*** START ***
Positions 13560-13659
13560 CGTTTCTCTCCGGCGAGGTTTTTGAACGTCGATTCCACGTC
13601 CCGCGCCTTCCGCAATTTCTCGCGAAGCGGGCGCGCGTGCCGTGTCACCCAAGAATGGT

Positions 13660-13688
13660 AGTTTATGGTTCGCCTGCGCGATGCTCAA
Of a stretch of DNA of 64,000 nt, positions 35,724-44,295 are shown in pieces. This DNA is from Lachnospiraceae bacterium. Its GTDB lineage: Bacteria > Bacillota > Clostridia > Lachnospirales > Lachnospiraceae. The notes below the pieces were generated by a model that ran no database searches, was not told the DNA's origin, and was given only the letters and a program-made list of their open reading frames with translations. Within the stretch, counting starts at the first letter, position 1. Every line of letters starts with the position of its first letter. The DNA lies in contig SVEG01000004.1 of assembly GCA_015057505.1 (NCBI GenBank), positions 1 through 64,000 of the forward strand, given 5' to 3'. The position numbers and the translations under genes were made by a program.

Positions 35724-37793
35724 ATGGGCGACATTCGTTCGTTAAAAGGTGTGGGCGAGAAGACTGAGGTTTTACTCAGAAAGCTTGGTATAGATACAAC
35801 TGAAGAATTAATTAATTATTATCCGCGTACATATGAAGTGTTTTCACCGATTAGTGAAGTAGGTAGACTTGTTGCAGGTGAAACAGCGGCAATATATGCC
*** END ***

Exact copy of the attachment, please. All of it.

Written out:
Positions 13560-13659
13560 CGTTTCTCTCCGGCGAGGTTTTTGAACGTCGATTCCACGTC
13601 CCGCGCCTTCCGCAATTTCTCGCGAAGCGGGCGCGCGTGCCGTGTCACCCAAGAATGGT

Positions 13660-13688
13660 AGTTTATGGTTCGCCTGCGCGATGCTCAA
Of a stretch of DNA of 64,000 nt, positions 35,724-44,295 are shown in pieces. This DNA is from Lachnospiraceae bacterium. Its GTDB lineage: Bacteria > Bacillota > Clostridia > Lachnospirales > Lachnospiraceae. The notes below the pieces were generated by a model that ran no database searches, was not told the DNA's origin, and was given only the letters and a program-made list of their open reading frames with translations. Within the stretch, counting starts at the first letter, position 1. Every line of letters starts with the position of its first letter. The DNA lies in contig SVEG01000004.1 of assembly GCA_015057505.1 (NCBI GenBank), positions 1 through 64,000 of the forward strand, given 5' to 3'. The position numbers and the translations under genes were made by a program.

Positions 35724-37793
35724 ATGGGCGACATTCGTTCGTTAAAAGGTGTGGGCGAGAAGACTGAGGTTTTACTCAGAAAGCTTGGTATAGATACAAC
35801 TGAAGAATTAATTAATTATTATCCGCGTACATATGAAGTGTTTTCACCGATTAGTGAAGTAGGTAGACTTGTTGCAGGTGAAACAGCGGCAATATATGCC